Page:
long term test 8 months 700x42 740g each £25.00

Maxxis Roamer tyres are a 42mm semi-slick, reckoned to tackle everything from commuting to weekend touring. There’s a lot to like here and while hardly svelte, 740g apiece is still competitive by genre standards. However, even some of the latest generation of disc-braked gravel bikes will struggle to swallow these sections.

Talking of which 42mm isn’t the only option - 26x1.65 and 20x1.65 are the alternatives, perfect for tarmac biased mountain bikes, folders or tagalongs. There is also a 700c version specifically for E-bikes. All have a rugged 60tpi casing; leaf shaped treads for improved cornering prowess and Kevlar puncture-resistant breaker strip in common. 

This doesn’t extend to the shoulders. Puncture resistance is good, rather than great. The tread has been prone to gathering dirt, which provided a bonding agent for thorns, hedge clippings and shards of glass. Periodic brushing of the casings by hand at rest stops and more invasive scrubbing, as part of general bike washing largely sorted this.   

Big tyres are generally pretty easy to fit. These surprised me, requiring tyre levers and agricultural outpourings in the first instance. Ours became more compliant as the miles racked up but remounting by the roadside during the first 400 miles, I needed to whip a cable tie around the bead to prevent it peeling off the rim, while I reinstated the remaining 30% with a single, composite lever.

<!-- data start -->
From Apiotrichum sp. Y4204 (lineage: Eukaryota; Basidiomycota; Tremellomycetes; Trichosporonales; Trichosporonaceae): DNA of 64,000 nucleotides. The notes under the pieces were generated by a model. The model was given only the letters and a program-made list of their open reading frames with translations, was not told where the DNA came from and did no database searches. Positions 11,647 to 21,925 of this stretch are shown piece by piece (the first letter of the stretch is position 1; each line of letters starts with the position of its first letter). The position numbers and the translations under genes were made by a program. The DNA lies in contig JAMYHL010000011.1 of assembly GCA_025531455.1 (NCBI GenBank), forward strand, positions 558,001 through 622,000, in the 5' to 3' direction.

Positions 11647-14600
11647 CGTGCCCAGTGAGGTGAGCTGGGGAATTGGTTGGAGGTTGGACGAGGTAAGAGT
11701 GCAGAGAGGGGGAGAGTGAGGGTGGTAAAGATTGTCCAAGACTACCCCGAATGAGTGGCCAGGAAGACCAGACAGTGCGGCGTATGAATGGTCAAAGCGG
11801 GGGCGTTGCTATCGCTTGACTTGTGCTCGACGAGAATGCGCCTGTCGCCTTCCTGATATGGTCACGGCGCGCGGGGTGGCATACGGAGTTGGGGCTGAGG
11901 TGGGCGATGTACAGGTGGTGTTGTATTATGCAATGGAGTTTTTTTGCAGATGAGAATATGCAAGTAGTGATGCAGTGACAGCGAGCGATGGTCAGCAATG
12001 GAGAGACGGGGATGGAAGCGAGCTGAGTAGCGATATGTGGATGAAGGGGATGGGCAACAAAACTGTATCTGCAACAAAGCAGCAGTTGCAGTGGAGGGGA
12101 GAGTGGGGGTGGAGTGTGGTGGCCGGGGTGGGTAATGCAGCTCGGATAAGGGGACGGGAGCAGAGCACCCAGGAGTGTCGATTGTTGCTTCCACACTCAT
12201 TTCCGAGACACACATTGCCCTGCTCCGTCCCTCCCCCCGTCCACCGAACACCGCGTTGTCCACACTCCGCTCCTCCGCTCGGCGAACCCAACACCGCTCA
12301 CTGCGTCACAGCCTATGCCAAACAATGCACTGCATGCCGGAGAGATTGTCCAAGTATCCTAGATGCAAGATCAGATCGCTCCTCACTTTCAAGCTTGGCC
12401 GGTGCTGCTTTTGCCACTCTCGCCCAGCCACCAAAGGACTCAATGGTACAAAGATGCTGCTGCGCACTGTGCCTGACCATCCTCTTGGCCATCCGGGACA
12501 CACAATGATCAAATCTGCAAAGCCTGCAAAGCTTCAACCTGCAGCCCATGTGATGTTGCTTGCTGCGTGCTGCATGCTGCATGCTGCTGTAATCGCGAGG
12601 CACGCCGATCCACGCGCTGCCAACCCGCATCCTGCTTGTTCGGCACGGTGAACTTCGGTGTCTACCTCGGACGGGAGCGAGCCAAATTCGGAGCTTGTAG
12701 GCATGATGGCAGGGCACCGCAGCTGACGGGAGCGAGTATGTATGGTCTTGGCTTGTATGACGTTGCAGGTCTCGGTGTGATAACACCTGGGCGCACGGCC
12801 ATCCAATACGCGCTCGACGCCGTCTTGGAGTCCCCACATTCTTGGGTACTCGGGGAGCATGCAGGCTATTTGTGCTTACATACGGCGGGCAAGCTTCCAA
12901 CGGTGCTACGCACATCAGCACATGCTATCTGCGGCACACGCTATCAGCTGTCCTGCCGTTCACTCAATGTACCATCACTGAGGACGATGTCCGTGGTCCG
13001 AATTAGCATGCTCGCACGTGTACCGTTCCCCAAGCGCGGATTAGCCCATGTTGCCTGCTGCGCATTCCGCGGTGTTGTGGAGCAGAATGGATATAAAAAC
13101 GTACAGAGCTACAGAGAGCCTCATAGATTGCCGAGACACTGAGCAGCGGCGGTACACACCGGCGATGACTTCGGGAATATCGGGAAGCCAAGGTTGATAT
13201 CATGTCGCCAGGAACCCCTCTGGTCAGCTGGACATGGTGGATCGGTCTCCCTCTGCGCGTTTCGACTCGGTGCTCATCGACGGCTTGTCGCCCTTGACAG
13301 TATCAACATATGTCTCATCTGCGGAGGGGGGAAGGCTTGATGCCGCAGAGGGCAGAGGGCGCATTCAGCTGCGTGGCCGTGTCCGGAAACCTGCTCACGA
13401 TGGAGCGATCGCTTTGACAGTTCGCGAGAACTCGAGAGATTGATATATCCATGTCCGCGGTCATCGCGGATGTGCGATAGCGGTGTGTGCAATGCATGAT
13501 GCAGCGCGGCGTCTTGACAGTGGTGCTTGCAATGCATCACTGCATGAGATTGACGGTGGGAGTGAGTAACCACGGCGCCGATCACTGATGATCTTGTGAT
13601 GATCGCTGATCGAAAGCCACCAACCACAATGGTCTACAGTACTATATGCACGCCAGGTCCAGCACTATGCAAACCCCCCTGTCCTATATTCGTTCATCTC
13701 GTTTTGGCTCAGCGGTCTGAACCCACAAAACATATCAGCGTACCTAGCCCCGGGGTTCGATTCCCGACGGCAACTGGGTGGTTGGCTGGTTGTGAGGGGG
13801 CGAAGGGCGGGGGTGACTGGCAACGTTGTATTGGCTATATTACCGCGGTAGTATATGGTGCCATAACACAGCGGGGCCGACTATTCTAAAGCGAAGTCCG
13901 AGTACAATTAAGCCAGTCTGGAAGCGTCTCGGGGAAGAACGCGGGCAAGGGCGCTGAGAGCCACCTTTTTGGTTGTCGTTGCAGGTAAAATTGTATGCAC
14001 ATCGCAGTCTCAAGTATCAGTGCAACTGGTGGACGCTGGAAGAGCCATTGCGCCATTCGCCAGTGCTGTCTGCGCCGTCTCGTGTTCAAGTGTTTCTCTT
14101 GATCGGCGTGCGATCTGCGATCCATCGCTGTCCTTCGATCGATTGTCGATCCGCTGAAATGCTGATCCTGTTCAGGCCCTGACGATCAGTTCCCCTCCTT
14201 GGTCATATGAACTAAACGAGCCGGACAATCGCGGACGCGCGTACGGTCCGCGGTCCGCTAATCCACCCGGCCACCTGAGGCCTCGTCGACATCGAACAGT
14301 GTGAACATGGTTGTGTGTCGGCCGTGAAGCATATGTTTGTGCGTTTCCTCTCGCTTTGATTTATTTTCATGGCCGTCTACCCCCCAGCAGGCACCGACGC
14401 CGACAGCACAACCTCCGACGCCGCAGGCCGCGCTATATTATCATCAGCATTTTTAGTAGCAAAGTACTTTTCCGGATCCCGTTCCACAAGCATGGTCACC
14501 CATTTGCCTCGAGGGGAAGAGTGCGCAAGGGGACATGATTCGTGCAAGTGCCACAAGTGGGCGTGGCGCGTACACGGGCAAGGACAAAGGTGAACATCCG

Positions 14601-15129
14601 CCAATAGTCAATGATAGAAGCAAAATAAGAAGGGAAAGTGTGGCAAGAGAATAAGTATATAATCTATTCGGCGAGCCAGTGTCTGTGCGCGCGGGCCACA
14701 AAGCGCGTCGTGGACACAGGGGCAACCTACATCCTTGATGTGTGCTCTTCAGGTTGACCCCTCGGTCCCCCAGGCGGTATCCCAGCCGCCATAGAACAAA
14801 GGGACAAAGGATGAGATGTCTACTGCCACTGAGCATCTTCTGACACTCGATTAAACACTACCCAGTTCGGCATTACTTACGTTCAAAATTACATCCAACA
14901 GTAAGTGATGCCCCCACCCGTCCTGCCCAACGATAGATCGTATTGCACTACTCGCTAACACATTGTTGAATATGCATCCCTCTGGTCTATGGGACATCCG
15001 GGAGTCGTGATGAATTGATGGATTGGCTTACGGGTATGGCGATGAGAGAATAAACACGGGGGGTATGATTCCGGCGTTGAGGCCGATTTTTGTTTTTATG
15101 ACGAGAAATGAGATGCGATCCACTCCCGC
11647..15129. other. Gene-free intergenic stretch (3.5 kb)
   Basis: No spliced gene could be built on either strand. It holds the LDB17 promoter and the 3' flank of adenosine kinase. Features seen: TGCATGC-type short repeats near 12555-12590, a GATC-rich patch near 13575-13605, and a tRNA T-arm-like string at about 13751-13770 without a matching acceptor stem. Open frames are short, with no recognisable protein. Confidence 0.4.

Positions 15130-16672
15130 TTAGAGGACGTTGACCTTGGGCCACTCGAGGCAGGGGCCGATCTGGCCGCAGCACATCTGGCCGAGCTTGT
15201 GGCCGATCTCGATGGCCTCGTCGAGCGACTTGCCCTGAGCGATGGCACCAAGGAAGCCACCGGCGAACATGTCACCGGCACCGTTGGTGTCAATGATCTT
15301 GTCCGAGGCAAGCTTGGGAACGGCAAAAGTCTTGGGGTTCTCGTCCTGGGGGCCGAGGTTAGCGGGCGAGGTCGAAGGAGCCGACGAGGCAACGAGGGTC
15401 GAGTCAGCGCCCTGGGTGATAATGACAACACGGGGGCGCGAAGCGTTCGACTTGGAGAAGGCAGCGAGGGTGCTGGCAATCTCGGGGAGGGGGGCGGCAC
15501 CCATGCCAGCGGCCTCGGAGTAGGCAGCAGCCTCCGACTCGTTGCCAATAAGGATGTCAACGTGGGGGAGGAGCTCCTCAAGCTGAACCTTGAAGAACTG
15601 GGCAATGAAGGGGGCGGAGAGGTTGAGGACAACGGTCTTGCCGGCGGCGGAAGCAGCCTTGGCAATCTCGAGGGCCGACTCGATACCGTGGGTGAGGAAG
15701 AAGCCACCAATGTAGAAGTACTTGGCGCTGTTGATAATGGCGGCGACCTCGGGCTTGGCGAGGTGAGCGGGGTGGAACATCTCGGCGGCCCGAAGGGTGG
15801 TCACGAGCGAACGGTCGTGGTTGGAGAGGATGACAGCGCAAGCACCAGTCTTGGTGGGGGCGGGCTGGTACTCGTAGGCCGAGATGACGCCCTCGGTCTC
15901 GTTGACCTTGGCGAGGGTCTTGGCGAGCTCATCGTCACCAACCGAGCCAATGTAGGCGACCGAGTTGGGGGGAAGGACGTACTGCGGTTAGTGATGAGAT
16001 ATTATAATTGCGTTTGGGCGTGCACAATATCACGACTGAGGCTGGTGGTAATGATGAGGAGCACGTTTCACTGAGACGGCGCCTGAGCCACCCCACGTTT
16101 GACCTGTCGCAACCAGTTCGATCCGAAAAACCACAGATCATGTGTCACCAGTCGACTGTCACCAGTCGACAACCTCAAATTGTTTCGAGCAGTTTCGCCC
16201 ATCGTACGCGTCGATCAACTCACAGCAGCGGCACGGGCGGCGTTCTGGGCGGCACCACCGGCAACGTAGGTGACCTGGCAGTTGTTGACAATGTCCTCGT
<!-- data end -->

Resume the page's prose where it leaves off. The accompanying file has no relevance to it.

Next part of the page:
By 500 miles, they’d relaxed a good deal. I’d still recommend a lever for prising them off, especially relatively deep section rims such as these Shimano disc. Otherwise they’re easily refitted by hand.

The sidewall's lack of retro-reflective or dynamo track may disappoint some but is pretty typical of tyres around this price point. Pressure range is relatively low - between 50 and 75psi, which is easily achieved via track pump and still realistic by the roadside, using a fairly basic hand pump following a flat.

Being a big, plush tyre I wasn’t expecting anything less than a magic carpet ride, along lumpy lanes and over iced dung, manhole covers, speed humps etc.


The Roamers didn’t disappoint but their pace and tenacity took me by surprise. Run at their maximum, feedback when tackling icy stretches -the sort that forms like a silvery carpet before your eyes - has been remarkably good. On warmer days, this leach-like tenure really inspires confidence, whether sweeping through lines of stationary traffic, or tackling S-bends at 35mph.


Experimentation suggests 55-60psi is optimum, striking the best balance between comfort and rolling resistance. At these pressures, there’s enough traction for fairly smooth, dry surfaces such as tow/bridle path. To be fair, they’ve not been too bad through shorter sections of moderate gloop either. After all, a deep knobbly will rapidly turn slick in these conditions.

Eight months of lightly laden, road biased riding suggests wear is pleasingly pedestrian and in keeping with other 60tpi fare.

Overall, I’ve really enjoyed the Roamers and would generally recommend them to riders seeking a comfy, yet fairly responsive budget tyre for winter/commuting. There’s also some genuine scope for lightly laden weekend touring but I would be inclined to pair them with beefier butyl in this context.

Michael Stenning

Verdict 3.5/5 Dependable and well-mannered budget tyre, for commuting and winter riding - clearances permitting. 





Ryton On Dunsmore

Coventry  CV8 3FH